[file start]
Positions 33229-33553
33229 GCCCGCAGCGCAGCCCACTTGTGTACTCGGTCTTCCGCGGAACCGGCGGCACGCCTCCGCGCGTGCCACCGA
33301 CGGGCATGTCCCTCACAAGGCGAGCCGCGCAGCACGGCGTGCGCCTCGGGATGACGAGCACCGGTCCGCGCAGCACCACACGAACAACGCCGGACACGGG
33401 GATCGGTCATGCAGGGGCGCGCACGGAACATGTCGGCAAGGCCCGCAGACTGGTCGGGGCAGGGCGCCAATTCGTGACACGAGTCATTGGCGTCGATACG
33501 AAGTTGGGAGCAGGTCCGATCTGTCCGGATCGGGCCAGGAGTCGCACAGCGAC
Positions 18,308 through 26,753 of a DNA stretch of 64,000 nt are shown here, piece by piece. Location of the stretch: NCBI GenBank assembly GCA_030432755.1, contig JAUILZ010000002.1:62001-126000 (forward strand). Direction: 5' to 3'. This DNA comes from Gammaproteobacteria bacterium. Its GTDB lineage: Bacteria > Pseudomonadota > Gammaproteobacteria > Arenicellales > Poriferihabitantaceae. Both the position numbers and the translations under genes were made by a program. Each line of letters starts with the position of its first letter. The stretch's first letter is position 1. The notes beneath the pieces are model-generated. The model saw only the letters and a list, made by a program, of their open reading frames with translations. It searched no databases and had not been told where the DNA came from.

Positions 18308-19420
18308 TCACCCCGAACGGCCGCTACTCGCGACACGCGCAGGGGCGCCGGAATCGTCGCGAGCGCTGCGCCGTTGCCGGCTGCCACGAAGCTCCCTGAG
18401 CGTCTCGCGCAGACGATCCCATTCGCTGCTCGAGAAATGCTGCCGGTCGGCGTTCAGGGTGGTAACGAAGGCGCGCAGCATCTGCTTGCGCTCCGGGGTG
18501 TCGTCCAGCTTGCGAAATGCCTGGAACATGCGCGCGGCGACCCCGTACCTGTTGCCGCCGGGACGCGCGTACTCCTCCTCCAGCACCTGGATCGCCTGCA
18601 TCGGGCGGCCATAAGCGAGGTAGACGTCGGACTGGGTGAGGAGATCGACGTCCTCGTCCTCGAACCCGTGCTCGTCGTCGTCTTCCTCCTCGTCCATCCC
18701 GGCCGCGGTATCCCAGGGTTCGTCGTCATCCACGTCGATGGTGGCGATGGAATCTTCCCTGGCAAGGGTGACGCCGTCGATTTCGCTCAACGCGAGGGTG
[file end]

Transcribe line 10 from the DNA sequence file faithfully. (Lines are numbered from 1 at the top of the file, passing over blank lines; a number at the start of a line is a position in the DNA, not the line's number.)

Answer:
18501 TCGTCCAGCTTGCGAAATGCCTGGAACATGCGCGCGGCGACCCCGTACCTGTTGCCGCCGGGACGCGCGTACTCCTCCTCCAGCACCTGGATCGCCTGCA